7,843 posts, read 11,148,175 times
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Michigan may be one of the last states to have corrected since 2009 but even some of the more depressed areas(excluding the worst areas of Detroit) are finally starting to see a little life and relief.

The particular area I'm looking in is probably one of the, if not the, hottest markets in the state. Tourist and retirement area of lakes, wineries, etc. Very tight market at anything below 300,000 and especially if there is any kind of waterfront involved. Well if there is any waterfront at below 300,000 which I don't think there is anymore.
This is one of those areas where the wealthy have come in, bought up everything at high prices and then come visit once in awhile Lots of stuff being turned into summer rentals. I've been mooning over property up there for the last 2 plus years and I'm shocked by how much prices have jumped in the last year. Like by a third. Frankly, while I understand the term bubble gets thrown around a lot, I think the area is got a serious bubble going on which worries me since I'll be buying high. Bad timing for me.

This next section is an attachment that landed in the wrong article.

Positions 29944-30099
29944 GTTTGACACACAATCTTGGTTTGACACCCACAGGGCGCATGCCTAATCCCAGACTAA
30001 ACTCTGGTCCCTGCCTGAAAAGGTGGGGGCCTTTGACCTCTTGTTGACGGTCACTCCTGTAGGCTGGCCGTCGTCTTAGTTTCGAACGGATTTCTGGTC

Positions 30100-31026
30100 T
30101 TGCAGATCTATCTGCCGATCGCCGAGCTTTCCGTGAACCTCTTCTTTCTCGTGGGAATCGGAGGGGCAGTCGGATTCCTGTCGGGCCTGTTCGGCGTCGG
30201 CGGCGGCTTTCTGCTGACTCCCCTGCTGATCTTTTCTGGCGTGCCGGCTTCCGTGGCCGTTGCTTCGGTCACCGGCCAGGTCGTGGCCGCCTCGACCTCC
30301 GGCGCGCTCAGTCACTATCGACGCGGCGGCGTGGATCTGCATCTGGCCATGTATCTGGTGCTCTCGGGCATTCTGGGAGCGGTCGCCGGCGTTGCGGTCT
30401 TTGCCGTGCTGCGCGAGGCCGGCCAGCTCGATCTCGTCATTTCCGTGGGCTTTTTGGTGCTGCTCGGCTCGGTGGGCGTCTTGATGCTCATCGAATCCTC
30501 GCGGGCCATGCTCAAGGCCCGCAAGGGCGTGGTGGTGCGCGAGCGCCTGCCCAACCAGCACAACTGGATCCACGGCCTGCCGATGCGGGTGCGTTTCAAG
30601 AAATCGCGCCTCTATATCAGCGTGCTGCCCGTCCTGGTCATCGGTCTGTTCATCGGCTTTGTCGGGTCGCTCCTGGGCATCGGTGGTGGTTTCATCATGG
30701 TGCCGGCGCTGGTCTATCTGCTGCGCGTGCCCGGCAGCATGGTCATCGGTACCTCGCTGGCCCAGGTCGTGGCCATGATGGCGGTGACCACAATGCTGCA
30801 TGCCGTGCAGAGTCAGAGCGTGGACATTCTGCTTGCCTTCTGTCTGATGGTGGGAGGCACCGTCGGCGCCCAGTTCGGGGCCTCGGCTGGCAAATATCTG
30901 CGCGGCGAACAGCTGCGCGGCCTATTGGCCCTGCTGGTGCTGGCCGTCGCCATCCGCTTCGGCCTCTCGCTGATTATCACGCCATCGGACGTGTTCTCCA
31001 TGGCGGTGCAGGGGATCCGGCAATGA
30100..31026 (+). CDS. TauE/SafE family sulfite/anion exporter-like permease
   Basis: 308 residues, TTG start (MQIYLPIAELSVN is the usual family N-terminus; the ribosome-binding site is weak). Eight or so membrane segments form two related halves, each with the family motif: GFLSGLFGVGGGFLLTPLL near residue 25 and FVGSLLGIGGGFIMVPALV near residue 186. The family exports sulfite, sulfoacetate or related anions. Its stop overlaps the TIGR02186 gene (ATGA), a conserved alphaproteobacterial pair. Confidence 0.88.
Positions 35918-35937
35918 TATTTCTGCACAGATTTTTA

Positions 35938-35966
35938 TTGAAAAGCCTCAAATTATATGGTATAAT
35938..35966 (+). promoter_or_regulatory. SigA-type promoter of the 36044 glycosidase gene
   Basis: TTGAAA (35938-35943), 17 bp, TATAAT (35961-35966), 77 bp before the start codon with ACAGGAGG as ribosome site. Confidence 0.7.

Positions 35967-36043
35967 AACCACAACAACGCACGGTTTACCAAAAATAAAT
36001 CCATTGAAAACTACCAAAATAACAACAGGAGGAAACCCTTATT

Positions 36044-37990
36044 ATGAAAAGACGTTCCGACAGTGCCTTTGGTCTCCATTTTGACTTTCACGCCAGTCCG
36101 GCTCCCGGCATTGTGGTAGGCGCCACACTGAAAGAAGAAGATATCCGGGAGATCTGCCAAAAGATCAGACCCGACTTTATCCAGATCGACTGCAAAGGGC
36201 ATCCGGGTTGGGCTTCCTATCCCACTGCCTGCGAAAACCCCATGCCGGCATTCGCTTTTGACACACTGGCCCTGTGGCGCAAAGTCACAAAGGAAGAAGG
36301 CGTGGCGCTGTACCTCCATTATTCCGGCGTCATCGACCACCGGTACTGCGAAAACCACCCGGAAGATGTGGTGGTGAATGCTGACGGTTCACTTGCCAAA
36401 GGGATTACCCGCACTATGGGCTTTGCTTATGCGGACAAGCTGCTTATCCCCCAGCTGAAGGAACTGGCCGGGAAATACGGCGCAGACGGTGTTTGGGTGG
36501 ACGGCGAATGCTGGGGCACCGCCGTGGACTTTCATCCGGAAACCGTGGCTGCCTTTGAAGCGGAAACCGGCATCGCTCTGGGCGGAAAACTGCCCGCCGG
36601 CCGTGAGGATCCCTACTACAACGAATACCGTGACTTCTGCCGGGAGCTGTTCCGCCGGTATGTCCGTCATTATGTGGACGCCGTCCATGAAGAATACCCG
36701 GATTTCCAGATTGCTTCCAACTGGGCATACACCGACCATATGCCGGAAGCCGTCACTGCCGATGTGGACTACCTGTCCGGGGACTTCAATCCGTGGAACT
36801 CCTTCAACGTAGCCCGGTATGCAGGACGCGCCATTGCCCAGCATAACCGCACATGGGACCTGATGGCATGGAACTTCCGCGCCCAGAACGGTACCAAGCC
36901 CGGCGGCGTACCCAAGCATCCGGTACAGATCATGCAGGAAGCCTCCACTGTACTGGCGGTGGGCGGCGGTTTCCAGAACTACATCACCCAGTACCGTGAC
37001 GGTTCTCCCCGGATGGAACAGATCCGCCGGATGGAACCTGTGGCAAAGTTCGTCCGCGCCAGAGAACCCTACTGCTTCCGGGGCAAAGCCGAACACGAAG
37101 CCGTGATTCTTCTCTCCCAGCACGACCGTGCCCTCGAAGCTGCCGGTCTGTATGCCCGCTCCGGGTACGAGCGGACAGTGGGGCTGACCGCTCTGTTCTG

And cosidering the winter weather is some of the worst in the country for a solid 6 months out of the year I think I've lost my mind honestly.

Got all the documents this morning. Went over them, some stuff not filled in, tight turn around times for me on getting inspections or lose earnest money, sent emails back with concerns.
Now I'm on hold as this is the busiest time of year for realtors up there. The seasonal market is just taking off. So.....

Last edited by Giesela; 05-09-2018 at 09:37 AM..
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Old 05-09-2018, 02:36 PM
 
226 posts, read 77,674 times